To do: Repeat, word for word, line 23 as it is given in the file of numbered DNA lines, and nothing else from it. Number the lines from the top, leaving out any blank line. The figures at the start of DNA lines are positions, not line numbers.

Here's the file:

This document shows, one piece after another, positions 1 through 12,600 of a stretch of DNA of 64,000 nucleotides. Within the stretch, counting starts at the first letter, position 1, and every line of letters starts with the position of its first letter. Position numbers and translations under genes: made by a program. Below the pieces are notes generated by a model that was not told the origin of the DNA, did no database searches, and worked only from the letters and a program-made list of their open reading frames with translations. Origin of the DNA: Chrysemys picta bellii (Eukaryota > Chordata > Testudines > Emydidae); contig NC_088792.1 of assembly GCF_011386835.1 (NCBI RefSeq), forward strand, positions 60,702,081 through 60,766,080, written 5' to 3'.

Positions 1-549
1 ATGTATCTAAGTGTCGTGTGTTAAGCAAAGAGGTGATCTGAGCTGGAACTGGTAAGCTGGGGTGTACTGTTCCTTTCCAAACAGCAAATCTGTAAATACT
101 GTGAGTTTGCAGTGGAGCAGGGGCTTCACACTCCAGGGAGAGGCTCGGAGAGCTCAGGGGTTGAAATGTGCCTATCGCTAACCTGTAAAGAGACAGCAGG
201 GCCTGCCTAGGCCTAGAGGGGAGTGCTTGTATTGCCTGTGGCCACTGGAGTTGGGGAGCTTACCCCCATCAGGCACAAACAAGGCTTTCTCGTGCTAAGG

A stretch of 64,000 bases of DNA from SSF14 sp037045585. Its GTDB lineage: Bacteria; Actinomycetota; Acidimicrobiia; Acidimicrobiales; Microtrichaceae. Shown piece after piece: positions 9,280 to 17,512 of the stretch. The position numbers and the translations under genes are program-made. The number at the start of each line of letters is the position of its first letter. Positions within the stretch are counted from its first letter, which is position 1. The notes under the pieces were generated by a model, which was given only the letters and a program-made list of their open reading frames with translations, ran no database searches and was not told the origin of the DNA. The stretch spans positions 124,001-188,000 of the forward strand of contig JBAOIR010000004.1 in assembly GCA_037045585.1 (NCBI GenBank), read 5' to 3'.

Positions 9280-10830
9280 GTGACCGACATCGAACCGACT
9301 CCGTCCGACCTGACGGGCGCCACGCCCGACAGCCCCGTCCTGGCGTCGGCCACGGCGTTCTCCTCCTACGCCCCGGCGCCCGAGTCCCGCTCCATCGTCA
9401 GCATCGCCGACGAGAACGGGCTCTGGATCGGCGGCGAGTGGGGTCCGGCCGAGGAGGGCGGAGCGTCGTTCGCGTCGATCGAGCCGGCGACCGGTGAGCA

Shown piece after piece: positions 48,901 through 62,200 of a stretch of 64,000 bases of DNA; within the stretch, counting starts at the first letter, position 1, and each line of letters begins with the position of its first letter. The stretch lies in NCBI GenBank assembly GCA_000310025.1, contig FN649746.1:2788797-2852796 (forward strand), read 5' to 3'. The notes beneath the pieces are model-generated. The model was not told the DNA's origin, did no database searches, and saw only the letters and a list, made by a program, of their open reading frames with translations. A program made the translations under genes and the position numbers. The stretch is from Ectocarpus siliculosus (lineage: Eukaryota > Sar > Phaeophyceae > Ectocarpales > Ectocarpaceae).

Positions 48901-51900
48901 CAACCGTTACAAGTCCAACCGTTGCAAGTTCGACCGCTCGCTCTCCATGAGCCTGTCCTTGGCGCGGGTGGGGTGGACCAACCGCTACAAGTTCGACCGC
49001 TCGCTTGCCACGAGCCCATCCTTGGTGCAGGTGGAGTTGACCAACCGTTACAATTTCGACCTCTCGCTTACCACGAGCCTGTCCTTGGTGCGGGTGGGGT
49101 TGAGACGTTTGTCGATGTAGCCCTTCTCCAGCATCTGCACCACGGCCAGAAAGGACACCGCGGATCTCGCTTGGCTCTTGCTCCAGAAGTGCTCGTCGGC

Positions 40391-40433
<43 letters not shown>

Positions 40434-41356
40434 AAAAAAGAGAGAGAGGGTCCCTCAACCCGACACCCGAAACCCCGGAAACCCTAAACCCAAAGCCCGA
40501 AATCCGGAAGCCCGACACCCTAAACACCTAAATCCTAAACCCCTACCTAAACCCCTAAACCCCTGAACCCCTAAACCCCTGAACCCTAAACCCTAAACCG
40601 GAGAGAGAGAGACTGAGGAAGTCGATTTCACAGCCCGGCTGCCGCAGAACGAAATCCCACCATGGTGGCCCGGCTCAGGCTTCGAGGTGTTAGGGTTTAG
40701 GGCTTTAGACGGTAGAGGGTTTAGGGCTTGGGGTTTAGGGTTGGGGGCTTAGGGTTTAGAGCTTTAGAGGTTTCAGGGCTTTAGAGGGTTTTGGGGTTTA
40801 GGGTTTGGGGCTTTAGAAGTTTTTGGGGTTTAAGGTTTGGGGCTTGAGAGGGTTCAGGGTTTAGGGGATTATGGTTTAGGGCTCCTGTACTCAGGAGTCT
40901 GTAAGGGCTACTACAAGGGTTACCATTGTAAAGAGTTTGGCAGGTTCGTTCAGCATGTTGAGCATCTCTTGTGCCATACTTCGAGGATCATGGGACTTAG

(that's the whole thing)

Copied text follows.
40801 GGGTTTGGGGCTTTAGAAGTTTTTGGGGTTTAAGGTTTGGGGCTTGAGAGGGTTCAGGGTTTAGGGGATTATGGTTTAGGGCTCCTGTACTCAGGAGTCT